Partners Uniting to Sustain Our Community and Our World. Nairobi Declaration comes as UN chief warns that there is no time to lose in the global warming fight
NAIROBI, Kenya — African countries ended a three-day summit in Nairobi, the capital of Kenya, on Sept 6 by adopting the Nairobi Declaration.
The declaration outlines the continent’s climate agenda, which includes the push for climate justice and the new models of climate financing.
Kenyan President William Ruto said the declaration will make the basis for Africa’s negotiations at the Sept 20 UN Climate Ambition Summit in New York and at COP28 in November in the United Arab Emirates.
“The Nairobi Declaration, our common stand and firm resolution, reaffirms our determination and sets the stage for a new phase in the global climate action and sustainable development agenda, giving the future of socioeconomic transformation a distinct and affirmative African character,” he said.
Ruto noted that the declaration defines and amplifies Africa’s position on the way forward in climate action, and the fundamentals that the international community must undertake to ensure that humanity’s economic and ecological imperatives are sustainably achieved.
He said the summit has successfully demonstrated that African solutions are not just appropriate for Africa’s problems but they are necessary for global well-being.
“Our Agenda 2063 is an agenda for the benefit of all humankind, and ‘The Africa We Want’ aligns with the planet we need. Africa is the future of the world,” he added.
Ruto observed that the leaders were leaving Nairobi satisfied that “it is a job well done, proud of the progress we have made and eager to embark on the next phase of transformation everywhere on our continent”.
He said Africa has emerged from the summit a winner, with a transformative partnership that will see the investment of $60 million over two years in expanding grid access in rural Burundi and a $4.5 billion commitment to boost renewable energy.
Moussa Faki Mahamat, the chairperson of the African Union Commission, said he will push to make climate change Africa’s theme of 2025/26, be institutionalized and the summit be held every two years.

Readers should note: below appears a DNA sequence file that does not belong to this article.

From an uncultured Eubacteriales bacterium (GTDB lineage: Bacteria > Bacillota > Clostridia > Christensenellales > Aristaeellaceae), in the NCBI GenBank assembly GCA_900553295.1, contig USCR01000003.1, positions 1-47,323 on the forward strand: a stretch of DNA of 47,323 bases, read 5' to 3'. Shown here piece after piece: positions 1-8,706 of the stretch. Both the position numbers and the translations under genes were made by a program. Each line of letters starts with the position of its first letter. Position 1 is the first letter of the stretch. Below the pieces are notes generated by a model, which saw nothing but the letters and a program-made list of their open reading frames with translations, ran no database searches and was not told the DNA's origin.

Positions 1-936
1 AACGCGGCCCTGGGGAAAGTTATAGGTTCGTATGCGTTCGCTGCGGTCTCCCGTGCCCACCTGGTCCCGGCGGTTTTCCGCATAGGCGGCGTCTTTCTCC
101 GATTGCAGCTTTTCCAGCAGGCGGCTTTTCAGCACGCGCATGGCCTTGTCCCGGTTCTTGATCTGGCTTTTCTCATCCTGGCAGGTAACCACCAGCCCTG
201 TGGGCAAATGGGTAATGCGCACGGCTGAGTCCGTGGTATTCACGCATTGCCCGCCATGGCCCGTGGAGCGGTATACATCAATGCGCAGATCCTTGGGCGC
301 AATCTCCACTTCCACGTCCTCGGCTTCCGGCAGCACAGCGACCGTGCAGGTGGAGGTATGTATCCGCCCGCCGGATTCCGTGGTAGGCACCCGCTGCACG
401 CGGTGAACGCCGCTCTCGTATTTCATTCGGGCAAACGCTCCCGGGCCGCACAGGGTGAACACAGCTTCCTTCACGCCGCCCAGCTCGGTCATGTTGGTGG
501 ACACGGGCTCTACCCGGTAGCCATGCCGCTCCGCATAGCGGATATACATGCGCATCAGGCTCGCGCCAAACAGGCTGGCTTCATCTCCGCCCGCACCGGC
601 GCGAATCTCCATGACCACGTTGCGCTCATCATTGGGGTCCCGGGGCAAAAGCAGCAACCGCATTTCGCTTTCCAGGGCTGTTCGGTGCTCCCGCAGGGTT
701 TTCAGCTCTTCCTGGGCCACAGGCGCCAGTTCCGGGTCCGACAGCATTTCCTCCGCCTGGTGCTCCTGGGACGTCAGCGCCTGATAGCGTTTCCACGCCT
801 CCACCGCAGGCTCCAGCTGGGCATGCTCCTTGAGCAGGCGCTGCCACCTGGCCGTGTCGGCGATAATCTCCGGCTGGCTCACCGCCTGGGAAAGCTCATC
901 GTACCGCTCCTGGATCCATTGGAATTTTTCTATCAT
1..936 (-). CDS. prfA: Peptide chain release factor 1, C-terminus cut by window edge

Kgosientsho Ramokgopa, South Africa’s minister responsible for electricity, said that Africa can leverage its vast renewable energy resources, technology, and skilled manpower to produce green hydrogen for domestic consumption and export.
“By exploiting their untapped green hydrogen potential, African countries will decarbonize their economies and create jobs,” Ramokgopa said. Statistics from the Africa Green Hydrogen Alliance, an industry lobby comprising members such as Egypt, Kenya, Mauritania, Morocco, Namibia, and South Africa, indicate that green hydrogen demand on the continent could reach 18 metric tons by 2050.
Abdessalam Ould Mohamed Salah, minister of economy and sustainable development of Mauritania, said that green hydrogen will not only speed up the realization of net-zero targets in Africa but also lower the cost of manufacturing.
At the United Nations, UN Secretary-General Antonio Guterres warned on Sept 6 released a strongly worded statement on a record summer of global warming in the Northern Hemisphere, according to the European Union’s climate service Copernicus and the World Meteorological Organization.
“The dog days of summer are not just barking, they are biting,” he said, noting the hottest summer on record this year. “Climate breakdown has begun.”
“We can still avoid the worst of climate chaos — and we don’t have a moment to lose,” he said.